This essay was written by me, Brandon Nolet, in the context of moving in with someone else and all the things that come with it. I think it’s efficient to live with someone else in the same dwelling, regardless of the certain drawbacks.
Moving in Together
Towards the end of the summer I’ll be moving in with my partner of more than a year in an effort to save time and money, and be closer to each other. Currently we live in separate dwellings and it takes about 40 minutes via public transit to get to each other. We’ve been sleeping at each other’s places, alternating days, and this is mostly working, though I feel we’ve grown out of it for a few months now.
I’m excited to be moving in together though the process of finding an apartment we’re going to stay in for at least 2 years is a lengthy process. It’s unfortunate that my rental agreement finishes at the end of August rather than at the end of June because July 1st is usually “moving day” here in Canada (or at least Quebec) so it’s harder to find a place. Most people’s rental agreements finish at the end of June.
Because we’ll be living together, we won’t have to be spending so much time travelling back and forth to be able to sleep in the same bed. For us, being able to go to sleep and wake up beside each other is an immensely valuable thing and whenever either of us is waking up without the other, it feels like we’re missing something.
Sometimes I’ll go back to my place because they work until 9pm but I finish work at 4pm. So I spend the 40 minutes getting home around 4pm and then around 8pm I spend another 40 minutes going back to their place. Similar times are spent travelling when they’re sleeping at my place that night. The net savings result is probably going to be an average of around 40 minutes to an hour per day.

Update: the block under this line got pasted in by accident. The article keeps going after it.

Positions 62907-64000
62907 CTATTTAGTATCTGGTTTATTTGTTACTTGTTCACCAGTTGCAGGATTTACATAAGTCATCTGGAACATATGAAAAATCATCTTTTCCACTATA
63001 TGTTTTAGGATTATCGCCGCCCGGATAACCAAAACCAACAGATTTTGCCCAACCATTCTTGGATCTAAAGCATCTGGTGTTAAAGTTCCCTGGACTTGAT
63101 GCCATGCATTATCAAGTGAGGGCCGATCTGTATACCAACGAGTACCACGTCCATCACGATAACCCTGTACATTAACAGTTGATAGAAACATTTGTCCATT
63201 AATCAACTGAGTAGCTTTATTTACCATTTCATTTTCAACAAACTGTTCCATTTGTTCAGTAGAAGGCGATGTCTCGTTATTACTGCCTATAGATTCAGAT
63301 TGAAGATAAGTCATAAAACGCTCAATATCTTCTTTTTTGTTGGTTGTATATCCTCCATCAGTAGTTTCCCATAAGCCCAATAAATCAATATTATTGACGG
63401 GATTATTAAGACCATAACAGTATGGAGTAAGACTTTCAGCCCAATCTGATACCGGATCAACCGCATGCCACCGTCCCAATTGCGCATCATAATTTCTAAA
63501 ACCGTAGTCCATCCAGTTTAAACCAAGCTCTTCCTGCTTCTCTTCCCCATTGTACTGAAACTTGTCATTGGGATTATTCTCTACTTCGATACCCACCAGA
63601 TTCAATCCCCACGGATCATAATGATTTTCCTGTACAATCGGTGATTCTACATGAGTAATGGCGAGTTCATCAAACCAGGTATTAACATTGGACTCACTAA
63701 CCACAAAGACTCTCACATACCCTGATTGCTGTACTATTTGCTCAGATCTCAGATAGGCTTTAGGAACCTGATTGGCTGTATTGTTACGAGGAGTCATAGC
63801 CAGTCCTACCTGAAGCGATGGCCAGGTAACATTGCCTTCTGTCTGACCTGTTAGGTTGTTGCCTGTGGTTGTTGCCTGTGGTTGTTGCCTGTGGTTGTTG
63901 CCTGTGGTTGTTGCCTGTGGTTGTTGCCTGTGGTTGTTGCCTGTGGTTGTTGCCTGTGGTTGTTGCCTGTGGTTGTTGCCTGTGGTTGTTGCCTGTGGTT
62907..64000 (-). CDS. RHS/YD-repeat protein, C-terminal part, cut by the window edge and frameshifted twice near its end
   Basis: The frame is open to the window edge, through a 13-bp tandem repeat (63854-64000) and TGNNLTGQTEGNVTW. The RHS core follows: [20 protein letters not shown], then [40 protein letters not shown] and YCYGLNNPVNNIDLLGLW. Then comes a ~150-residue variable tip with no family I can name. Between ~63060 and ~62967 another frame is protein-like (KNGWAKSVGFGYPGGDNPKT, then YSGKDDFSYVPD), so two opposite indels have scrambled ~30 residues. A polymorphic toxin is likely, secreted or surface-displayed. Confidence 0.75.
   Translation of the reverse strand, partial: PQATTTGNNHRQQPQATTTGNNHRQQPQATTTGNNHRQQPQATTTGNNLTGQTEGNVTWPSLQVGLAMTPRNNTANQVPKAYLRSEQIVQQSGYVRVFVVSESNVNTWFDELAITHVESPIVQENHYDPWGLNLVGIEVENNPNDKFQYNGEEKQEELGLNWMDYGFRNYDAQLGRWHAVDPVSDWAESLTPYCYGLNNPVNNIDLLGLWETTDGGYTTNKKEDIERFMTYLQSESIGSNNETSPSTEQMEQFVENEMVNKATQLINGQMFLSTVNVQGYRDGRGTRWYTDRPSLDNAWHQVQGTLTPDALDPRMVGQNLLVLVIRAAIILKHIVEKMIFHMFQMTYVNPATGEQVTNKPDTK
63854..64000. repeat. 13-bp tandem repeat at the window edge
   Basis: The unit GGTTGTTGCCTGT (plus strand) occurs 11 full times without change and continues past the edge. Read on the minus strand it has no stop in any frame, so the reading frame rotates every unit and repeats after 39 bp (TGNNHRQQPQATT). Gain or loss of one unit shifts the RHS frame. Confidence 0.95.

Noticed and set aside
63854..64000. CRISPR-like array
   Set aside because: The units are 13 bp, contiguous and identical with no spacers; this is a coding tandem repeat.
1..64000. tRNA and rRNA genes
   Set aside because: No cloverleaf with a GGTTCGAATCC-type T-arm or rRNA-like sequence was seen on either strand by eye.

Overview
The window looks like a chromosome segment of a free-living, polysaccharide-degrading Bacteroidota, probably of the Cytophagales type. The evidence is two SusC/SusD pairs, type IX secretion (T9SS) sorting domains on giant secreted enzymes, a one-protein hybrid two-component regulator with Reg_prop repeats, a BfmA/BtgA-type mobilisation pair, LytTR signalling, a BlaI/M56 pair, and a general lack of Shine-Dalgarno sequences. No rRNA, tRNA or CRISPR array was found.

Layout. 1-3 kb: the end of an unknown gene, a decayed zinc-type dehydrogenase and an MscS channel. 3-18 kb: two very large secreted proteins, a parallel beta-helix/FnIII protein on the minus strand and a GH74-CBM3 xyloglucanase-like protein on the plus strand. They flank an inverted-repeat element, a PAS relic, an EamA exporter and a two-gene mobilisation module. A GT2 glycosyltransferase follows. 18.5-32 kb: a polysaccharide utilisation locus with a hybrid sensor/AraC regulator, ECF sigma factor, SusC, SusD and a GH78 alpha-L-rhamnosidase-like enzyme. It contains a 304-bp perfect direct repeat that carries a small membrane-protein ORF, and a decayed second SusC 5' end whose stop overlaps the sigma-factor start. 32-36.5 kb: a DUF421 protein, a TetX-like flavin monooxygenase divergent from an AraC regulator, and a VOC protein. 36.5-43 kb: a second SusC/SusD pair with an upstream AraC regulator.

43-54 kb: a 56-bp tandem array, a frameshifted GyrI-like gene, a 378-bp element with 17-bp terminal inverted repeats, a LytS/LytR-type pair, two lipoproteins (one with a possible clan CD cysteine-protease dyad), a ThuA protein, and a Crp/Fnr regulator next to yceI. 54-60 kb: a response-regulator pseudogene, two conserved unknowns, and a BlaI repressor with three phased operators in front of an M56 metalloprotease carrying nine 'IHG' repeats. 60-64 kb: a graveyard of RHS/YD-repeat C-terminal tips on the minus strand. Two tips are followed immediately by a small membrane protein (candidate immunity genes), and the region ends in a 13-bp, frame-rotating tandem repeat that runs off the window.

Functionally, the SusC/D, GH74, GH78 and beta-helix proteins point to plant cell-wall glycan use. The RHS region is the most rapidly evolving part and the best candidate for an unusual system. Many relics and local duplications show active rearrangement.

As well, this will mean that even if my partner starts really early in the morning, we’ll still be able to sleep beside each other because, well, that’s the only place to sleep at that point!
Because we’ll be living together, there’s less chance of wasting food I would say. Oftentimes I find that the size of packaging of most stuff is much more accomodating to those who are living with someone else or geared towards an actual family (hence the “family pack”). It’s unfortunate because something like lactose-free cream (which I need because, well, most are allergic to dairy) only comes in a 1 litre carton vs. the regular cream that comes in half litre cartons.
As well, because we’re making bigger meals, the economy of scale kicks in meaning we can make larger portions all at once saving on time and money because less time spent cooking means less money spent on electricity to cook the food. It’s not exactly the biggest gains but there’s something there.
Because we’ll now be sharing an internet connection, collectively we’ll be saving on that front. I have a 30 down/10 up connection and that’s sufficient for two people. We’ll be eliminating that entire bill altogether because we only need a single internet connection.
As well we’ll save on “rent”, and various other knicknacks because when you live with someone else, you only have to have a single of each thing vs having to purchase double of each thing to have that thing at both places, like a coffee maker or something.
I’m really happy not only looking forward to saving time and money, but also saving the frustration that comes with living separately with someone you’re in a strong relationship with.